Wednesday, May 21, 2014

America, I Love You But Your Police Are Out of Control ("I Just Want Him Back" Edition)

An unfortunately ongoing series here at my blog.

This, via Reason, "Another Drug Bust Gone Bad". 

Yeah, I guess an octegenarian retiree being shot to death IN BED, unarmed, by some overzealous paramilitary SWAT team with six bullets from a submachine gun is pretty, really, very "gone bad".

As for his wife, his poor wife-she says:

"I just want him back."

"On a sweltering summer morning in the California desert, deputies looking for methamphetamines and bearing automatic weapons barged into the home of Eugene Mallory, an 80-year-old retired engineer living a quiet life in the small community of Littlerock."

"Moments later, Mallory lay in his bed bleeding to death from six bullets fired from an MP5 9mm submachine gun. 

"The murky circumstances that led to the shooting are now the subject of a federal lawsuit."

"The officers found no meth on the property."

"LACSD officials declined to talk with Reason TV for this story, citing the pending lawsuit.
Pate, who's still awaiting an initial hearing in the case, knows that no amount of money or punishment will undo her husband's violent death at the hands of cops looking for drugs that weren't there.

"Every day, he'd get to tell you a joke, tell you something, tell you you're beautiful, and now he's gone," she says.

"I just want him back."


"Military style" raid at dawn leaves American grandmother angry and humiliated BUT NOT DEAD. 

"It was early Friday morning, October 18, 2013, in Mission, Texas, just a few minutes before dawn. Joel Escamilla, a supervisor at a local paper plant, was just about to step through the front door of the home he and his wife built together 17 years ago, the home in which they raised their two daughters, and go to work, as he has done every weekday for years. His wife, Gracie, 51, had not gotten out of bed yet."

"The Escamillas’ world crashed in on them shockingly, when men dressed in black poured over their six-foot fence and into their front yard. The men converged on the front door and began pounding and demanding to be let in."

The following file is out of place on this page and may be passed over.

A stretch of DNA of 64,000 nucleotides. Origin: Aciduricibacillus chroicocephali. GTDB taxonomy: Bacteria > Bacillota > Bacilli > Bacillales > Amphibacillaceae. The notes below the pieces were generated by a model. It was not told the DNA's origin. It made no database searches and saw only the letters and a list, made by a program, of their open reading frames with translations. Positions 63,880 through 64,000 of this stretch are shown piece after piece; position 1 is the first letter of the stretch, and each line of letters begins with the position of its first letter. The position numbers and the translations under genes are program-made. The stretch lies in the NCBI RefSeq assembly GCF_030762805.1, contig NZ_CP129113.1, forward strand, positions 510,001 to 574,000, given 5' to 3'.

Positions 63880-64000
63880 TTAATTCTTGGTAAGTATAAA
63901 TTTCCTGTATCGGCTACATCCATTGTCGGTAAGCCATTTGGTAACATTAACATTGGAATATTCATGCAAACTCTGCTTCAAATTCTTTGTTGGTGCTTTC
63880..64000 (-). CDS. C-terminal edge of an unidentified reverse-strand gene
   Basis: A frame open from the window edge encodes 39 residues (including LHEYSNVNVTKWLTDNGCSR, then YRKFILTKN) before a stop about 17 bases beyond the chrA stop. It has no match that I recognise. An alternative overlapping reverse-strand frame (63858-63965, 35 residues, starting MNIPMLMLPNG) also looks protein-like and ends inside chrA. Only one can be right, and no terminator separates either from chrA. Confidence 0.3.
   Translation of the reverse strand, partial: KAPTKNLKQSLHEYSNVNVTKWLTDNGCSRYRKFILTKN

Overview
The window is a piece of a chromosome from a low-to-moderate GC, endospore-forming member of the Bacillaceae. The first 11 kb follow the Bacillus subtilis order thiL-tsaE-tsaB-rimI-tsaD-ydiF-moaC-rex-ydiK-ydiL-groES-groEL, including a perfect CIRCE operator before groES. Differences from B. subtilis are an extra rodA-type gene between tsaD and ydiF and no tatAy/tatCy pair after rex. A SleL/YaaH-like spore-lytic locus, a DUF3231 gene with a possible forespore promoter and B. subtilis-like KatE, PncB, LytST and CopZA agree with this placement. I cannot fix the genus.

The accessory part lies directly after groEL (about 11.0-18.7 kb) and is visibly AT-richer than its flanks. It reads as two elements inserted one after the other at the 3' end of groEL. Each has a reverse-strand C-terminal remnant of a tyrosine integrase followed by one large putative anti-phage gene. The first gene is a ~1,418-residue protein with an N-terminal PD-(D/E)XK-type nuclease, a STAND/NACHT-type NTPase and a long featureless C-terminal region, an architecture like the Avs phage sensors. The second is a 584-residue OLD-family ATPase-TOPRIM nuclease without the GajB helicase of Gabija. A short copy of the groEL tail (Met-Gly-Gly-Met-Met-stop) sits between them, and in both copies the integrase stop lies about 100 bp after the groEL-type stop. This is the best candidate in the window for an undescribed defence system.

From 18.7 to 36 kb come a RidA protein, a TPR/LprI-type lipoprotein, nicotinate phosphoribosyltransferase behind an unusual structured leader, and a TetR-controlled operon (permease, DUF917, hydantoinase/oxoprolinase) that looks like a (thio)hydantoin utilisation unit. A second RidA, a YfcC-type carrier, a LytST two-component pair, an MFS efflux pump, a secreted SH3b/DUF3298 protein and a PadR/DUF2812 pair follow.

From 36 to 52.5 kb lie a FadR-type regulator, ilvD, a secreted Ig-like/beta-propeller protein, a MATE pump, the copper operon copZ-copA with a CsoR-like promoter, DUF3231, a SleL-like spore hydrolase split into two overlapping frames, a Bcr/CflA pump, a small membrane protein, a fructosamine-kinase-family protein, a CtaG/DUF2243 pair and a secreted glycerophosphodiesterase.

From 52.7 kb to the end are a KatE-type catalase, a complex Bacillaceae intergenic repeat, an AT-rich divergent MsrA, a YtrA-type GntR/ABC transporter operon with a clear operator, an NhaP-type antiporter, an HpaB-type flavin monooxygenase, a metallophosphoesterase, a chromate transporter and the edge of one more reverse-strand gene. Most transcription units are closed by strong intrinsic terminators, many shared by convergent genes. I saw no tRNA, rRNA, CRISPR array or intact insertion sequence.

“I was in bed. I heard a loud noise, you know, somebody was breaking into my house,” Gracie says."
“I came out [and stood] on my staircase, with only my underwear, no top. Afraid. I thought it was an invasion. A home invasion.”
"Joel’s first thought as he stood at the door was to get his handgun and defend his wife and daughter."

"The county sheriff’s own son was among the officers convicted of home invasion and other crimes. In a region where you cannot trust the police, where trusting the police can even get you into serious danger, you must trust your own instincts. But had Joel acted on that thought and retrieved his handgun, he probably would have been killed. The men who were swarming in their yard were all wearing sidearms and body armor. Police raids resulting in shooting and death have become all too common in the past few years, a fact that was racing through Joel’s mind that morning."

“It was very scary,” Joel says.

"A military veteran, Joel identifies the officers as federal. He says they were obviously armed and wearing body armor.

“My pistol wouldn’t have done anything against them,” he says.

"He let the men in. Both he and Gracie agree that the men never allowed them to read a warrant. One officer flashed a piece of paper and said that they were arresting Gracie on suspicion of Medicare/Medicaid fraud. Gracie says that the officers, who she and Joel say were from the Federal Bureau of Investigations, never read Gracie her rights."
“They did not read my rights. They just said, ‘You cannot get anything. You can’t get your purse. Your phone. Nothing at all.’”

"Gracie says she was never told to find an attorney."

"Even worse, Gracie was still in her underwear when the mostly male squad of officers entered her home. They quickly separated Joel and Gracie from each other."

Added insult to injury and NEAR DEATH BY POLICE SWATTING:

"Gracie was born in Mexico, legally immigrated to the United States as an infant, and grew up in El Paso. She became a US citizen in 2005. Her husband, Joel, was born in Chicago and served in the United States Army. They built their home themselves, to raise their daughters and enjoy the life of home ownership."

Read the whole thing.